Waiting At Shipper - Detention Pay

Topic 23956 | Page 1

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Jamie's Comment
member avatar

Does anyone know how detention pay works with Schneider? Like do I have to be on duty or can I be off duty and still get paid(of course when it's two hours past my appointment time)?

Because they have an on duty remark door "waiting at shipper"


The customer who is shipping the freight. This is where the driver will pick up a load and then deliver it to the receiver or consignee.

Turtle's Comment
member avatar

I don't know Schneider's policy, but Prime doesn't require us to be on-duty in order to receive detention pay.

This is just my opinion, but if I had to be on duty to get detention pay, I'd much rather just forfeit the pay and remain off duty. It isn't enough to sweat over anyway. The available hours are much more important to me in the long run.

Errol V.'s Comment
member avatar

I don't know about Schneider either. At Swift, you need to be On Duty for the whole time. But On Duty eats into your 70 hours.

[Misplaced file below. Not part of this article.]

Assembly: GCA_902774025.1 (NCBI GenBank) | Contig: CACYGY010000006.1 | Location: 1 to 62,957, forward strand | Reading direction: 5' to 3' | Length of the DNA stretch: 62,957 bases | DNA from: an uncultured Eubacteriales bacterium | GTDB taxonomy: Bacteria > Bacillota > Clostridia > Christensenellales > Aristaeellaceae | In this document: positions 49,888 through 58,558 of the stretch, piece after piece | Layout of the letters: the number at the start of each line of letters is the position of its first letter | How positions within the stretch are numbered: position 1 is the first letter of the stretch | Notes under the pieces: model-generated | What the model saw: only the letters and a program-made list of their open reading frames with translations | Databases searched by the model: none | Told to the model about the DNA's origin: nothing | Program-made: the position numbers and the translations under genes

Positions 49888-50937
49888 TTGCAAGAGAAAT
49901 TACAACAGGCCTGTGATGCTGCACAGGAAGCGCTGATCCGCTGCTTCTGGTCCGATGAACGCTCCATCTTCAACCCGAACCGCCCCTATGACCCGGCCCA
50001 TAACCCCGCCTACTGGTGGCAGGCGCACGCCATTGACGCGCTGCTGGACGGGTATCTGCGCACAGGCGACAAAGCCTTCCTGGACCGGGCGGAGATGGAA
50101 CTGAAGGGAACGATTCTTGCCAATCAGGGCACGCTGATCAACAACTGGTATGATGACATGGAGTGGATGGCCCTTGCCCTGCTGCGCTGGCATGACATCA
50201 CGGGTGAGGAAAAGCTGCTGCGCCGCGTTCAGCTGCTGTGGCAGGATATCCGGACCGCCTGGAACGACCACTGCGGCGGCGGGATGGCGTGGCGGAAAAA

As a Swift driver you can close to hope for Detention, or save that time out of your 70 for Driving, where you'll make more money driving an interstate (60 mph) than you would sitting in Detention.


Commercial trade, business, movement of goods or money, or transportation from one state to another, regulated by the Federal Department Of Transportation (DOT).

Jamie's Comment
member avatar

I believe Schneider is the same as Swift where you have to be on duty to receive the pay. I'd have to ask tomorrow. But it wouldn't be worth it as mentioned above compared to what I could make with those hours.


Hours Of Service

HOS refers to the logbook hours of service regulations.
Susan D. 's Comment
member avatar

At West Side Transport, we are relieved of all duties while docked and waiting and receive detention pay while off duty waiting.

They place a letter from the company in our permit books which states we are relieved of duty while at a customer location waiting, should DOT ever care to check our logs.


Department Of Transportation

A department of the federal executive branch responsible for the national highways and for railroad and airline safety. It also manages Amtrak, the national railroad system, and the Coast Guard.

State and Federal DOT Officers are responsible for commercial vehicle enforcement. "The truck police" you could call them.

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